Here’s an interesting little graph, which I gleaned from the Oct 07 edition of Housebuilder magazine. It shows the extraordinary transformation in the supply of new homes in Britain over the past decade. In 1998, nearly half of all new homes were detached. Today, the figure is just 20%. In contrast, flats have gone from around 18% of the total to just under 50%. Effectively, the positions of detached houses and flats have swapped over, whilst terraced houses and semis have stayed much as they were, at least in terms of proportions of overall mix.
Now there are well-known reasons for this turnaround. 1998 marked the start of the brownfield land building campaign and the move towards densification. Or put another way, it marked the beginning of the end of developers being able to buy green fields and plonk estates of detached houses on them at very low densities.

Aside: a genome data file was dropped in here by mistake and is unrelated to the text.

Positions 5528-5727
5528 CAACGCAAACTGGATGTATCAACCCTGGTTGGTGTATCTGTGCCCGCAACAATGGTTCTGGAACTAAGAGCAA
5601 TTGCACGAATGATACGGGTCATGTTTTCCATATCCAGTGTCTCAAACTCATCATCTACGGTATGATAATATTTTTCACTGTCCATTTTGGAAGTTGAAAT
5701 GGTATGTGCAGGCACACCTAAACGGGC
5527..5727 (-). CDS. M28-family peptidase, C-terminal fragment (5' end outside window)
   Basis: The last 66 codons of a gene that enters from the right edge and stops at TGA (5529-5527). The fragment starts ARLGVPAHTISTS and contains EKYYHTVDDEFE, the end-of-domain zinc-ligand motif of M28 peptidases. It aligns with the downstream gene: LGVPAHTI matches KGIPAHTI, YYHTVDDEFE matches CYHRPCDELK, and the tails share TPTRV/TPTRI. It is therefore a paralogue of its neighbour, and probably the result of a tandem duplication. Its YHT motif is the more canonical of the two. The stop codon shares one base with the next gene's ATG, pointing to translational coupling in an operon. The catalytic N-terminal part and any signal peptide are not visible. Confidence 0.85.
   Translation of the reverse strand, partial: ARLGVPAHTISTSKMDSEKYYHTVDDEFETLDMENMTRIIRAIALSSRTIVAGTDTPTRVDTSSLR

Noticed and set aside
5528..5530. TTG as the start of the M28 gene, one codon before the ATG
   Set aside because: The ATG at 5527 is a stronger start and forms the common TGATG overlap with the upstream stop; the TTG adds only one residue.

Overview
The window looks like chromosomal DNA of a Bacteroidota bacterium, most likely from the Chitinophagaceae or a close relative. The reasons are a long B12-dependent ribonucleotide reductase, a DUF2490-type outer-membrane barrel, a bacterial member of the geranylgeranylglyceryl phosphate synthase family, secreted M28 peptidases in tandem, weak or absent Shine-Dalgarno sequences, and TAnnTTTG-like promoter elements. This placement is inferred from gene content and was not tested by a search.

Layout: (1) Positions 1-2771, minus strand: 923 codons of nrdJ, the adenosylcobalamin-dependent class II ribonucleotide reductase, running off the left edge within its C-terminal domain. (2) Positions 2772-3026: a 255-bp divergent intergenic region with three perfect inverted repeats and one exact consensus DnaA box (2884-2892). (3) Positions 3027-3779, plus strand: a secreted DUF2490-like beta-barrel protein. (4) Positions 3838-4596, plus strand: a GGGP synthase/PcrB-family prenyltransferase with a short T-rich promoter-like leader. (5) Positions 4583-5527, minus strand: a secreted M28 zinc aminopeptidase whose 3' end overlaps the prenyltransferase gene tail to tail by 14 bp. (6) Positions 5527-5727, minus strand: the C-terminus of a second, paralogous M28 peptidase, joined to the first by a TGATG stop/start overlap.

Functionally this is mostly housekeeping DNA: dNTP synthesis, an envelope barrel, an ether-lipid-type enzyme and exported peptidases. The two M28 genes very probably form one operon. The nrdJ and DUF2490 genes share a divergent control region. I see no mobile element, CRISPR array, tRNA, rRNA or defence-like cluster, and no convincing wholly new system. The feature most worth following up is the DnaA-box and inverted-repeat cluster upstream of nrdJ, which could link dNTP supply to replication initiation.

Nevertheless, I am still struck by this graph. The turnaround really is quite dramatic. And it does make you wonder whether this emphasis on building flats is sustainable (in the economic sense). It would seem that, all other things being equal (i.e. pre 1998), housebuilders would be knocking out masses more detached houses than they are, but the constraints of the planning policies have more or less put a stop to this. Presumably the underlying demand for detached homes is as large as ever: given the choice, most people would probably rather bring up a family in a detached house with a garden rather than a flat. And most young flat dwellers would probably envisage themselves moving into a detached house if and when they start families. That looks as though it’s going to become an increasingly difficult aspiration to meet. So if this new housing mix remains in place — or even becomes more pronounced over the coming years — then expect to see the relative value of detached houses increase, and flats to decrease.
How’s that for a bit of financial forecasting? Revisit this blog in 2017 and see if my prediction works out.